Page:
The claim that segregation was an internal matter for the southern states to resolve was never morally compelling, but it would have been legally defensible in the absence of those amendments. Their enactment fairly obviously put those states in violation of the Constitution; and the amendments explicitly grant Congress the power to remedy the offense. The amendments easily justify the Voting Rights Act (at least in its original form) and many of the provisions of the Civil Rights Act.
The provisions of the Civil Rights Act that trouble Paul — the ones regulating private-sector discrimination — were the most constitutionally problematic. Two constitutional justifications for the act were asserted. The first was its power to regulate interstate commerce. Since the New Deal, this power has been understood expansively. But too much of the economic activity the act regulates is purely intrastate for this justification truly to satisfy the constitutionally scrupulous.
The second justification was the Fourteenth Amendment’s guarantee that states would not deny any person the “equal protection of the laws.” The difficulty with this justification is that in theory a state could allow private discrimination while still providing the equal protection of the laws. The guarantee, that is, seems to block only public-sector discrimination and, perhaps, government-imposed private discrimination. For this reason the Supreme Court struck down the Civil Rights Act of 1875.
#page#Its reasoning was too narrow, as should have been apparent by the 1960s. Jim Crow was a deeply rooted social system with many facets that blurred the private-public distinction. Governments discriminated against citizens, and ordered the private sector to discriminate. Privately organized terrorism was allowed by the state. It was entirely reasonable for a constitutionally conscientious legislator to conclude that the only way for Congress to enforce the guarantee that states offer equal protection to all citizens was to uproot the whole system: Force the states to allow blacks to vote; require hotels and theaters to treat customers without regard to race; ban employers from considering race as well; end every part of the system that could be ended.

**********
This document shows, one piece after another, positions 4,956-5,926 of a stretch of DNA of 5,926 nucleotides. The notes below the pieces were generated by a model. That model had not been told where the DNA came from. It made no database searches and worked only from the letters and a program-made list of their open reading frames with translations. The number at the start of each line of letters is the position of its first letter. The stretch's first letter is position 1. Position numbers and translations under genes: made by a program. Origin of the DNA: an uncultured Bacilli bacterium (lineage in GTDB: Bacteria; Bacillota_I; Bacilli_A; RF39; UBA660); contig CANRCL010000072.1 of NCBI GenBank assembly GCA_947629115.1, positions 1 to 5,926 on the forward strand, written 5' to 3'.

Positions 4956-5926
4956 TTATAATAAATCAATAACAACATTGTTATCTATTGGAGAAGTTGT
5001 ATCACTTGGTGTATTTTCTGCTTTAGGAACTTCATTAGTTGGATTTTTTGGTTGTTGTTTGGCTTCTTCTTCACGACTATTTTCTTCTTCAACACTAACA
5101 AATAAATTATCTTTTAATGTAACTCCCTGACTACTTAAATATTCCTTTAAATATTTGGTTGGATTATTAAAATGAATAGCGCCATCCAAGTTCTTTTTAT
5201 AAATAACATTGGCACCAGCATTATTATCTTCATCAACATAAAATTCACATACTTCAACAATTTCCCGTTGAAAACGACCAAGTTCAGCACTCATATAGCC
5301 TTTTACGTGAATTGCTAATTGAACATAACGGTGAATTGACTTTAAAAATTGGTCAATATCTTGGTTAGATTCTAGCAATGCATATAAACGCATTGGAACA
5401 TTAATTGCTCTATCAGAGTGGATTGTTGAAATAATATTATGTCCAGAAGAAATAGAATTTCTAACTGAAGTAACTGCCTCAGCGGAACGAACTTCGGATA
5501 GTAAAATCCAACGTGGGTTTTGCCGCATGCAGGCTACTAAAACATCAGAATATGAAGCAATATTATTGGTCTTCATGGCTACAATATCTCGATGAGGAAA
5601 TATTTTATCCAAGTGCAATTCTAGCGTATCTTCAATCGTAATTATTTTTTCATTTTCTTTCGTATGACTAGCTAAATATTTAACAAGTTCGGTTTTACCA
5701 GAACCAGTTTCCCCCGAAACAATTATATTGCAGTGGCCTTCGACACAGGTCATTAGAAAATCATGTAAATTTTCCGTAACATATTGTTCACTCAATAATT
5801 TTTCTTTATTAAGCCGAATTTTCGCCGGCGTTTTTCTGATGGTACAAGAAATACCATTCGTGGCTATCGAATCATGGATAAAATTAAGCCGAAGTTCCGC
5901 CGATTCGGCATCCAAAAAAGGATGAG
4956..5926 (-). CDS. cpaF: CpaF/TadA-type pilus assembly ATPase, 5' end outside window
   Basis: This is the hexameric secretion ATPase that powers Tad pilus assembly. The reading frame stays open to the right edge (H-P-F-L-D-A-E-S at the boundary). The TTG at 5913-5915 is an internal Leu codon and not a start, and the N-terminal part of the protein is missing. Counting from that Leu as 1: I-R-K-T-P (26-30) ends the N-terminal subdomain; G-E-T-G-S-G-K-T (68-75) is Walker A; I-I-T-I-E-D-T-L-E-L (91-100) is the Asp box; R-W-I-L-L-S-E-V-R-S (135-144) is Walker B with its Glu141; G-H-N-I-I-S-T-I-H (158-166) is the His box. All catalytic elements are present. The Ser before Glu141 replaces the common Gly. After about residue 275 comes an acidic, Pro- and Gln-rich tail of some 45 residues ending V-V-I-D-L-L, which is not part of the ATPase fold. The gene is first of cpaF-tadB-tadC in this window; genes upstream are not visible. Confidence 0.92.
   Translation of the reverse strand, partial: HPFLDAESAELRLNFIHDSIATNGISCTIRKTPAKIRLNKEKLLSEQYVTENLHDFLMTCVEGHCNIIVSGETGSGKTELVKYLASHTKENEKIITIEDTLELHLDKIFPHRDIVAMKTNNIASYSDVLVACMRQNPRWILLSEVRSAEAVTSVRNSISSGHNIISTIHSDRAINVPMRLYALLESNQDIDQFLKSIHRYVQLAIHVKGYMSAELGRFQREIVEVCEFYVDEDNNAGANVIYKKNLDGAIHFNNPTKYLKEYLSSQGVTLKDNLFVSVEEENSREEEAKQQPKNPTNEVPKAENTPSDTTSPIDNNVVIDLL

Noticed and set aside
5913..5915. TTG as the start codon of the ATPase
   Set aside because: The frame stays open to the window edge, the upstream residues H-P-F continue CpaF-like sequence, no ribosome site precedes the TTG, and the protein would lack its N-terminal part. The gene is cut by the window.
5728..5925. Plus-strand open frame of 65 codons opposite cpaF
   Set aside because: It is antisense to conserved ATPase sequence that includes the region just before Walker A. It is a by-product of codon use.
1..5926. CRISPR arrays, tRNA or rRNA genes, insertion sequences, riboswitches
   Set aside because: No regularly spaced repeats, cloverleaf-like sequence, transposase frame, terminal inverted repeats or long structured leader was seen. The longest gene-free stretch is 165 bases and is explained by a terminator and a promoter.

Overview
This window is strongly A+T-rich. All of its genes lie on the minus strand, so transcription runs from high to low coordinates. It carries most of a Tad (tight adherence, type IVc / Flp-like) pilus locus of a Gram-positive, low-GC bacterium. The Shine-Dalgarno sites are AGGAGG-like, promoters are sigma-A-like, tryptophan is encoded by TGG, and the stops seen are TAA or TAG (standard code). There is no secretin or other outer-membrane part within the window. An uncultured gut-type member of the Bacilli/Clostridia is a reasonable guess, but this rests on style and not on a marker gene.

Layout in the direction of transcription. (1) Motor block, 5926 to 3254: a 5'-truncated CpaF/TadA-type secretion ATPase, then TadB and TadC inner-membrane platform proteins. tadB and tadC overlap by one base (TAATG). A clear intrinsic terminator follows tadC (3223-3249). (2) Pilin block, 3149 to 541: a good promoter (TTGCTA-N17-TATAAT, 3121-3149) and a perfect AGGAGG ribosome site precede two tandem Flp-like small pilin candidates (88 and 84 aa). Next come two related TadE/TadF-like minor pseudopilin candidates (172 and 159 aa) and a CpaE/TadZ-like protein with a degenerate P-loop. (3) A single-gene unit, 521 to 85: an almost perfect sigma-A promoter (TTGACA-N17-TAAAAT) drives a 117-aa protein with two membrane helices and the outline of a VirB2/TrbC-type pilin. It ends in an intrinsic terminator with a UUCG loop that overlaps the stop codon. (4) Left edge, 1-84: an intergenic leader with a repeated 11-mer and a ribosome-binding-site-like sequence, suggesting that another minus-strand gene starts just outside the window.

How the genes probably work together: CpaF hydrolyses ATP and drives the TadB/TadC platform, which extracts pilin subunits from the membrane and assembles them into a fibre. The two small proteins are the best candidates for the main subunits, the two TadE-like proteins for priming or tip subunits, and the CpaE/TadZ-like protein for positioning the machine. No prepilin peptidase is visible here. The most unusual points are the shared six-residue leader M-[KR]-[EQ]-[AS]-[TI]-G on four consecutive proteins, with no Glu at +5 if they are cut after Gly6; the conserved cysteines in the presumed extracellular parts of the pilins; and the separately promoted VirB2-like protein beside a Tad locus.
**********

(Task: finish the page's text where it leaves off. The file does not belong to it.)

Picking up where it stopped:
If this reasoning suffices to overcome constitutional scruples about the legislation, it should also suffice to overcome libertarian ones. One might believe that in general people should be free to hire or fire employees on whatever basis they wish, and set a high bar for the infringement of this freedom, while also believing that in the specific circumstances legislators faced in the 1960s this freedom had to be curtailed in order to end a wicked and coercive status quo.
Note, however, that this reasoning, depending as it does on the peculiar circumstances Congress faced, cannot justify just any congressional enactment in the name of equality. It would be implausible to argue, for example, that Congress had to outlaw age discrimination for the elderly to enjoy equal protection. Nor, I think, could a legislator argue with a straight face that requiring universities and employers to extend preferential treatment to black applicants would be justified as a way to enforce the Fourteenth Amendment.
The point is that the amendment requires Congress — it is clearly Congress that the Reconstruction amendments principally empower — to exercise its independent judgment about how to make equal protection real. The word “independent” should be stressed: Nobody seriously maintains that the Supreme Court could have by itself banned private-sector racial discrimination. The Fourteenth Amendment allows that prohibition but does not compel it.
Yet the congressional power to exercise such judgment is still a subject of debate. The Supreme Court, in a seminal 1978 case, decided to ignore the Civil Rights Act’s ban on racial discrimination by universities receiving federal funds. The Court essentially reasoned that a thumb on the scales for black applicants was consistent with the Fourteenth Amendment and that the Congress had no authority to prohibit it. (Actually, the Court went a bizarre step farther, and ruled that Congress intended to prohibit only whatever the Court decided to prohibit.) The Court’s affirmative-action rulings have never looked back.
Conservatives are highly skeptical of the congressional power to enforce the Fourteenth Amendment, libertarians even more so. In a 1997 case, City of Boerne v. Flores, the Court ruled, to much conservative acclaim, that Congress could use its enforcement powers to protect only those rights that the Court recognized. Many libertarians have also objected to federal laws against abortion, such as the partial-birth-abortion ban, on the theory that these laws “disregard the federal system” and rest on “specious constitutional grounds” — to quote the concerns raised by Rep. Ron Paul, a prominent libertarian (and Rand’s father). On the assumption that unborn children are persons, however, such laws are fairly straightforward applications of the congressional power to enforce equal protection.
The Right’s past errors live on, alas, and not just in the mind of Rand Paul.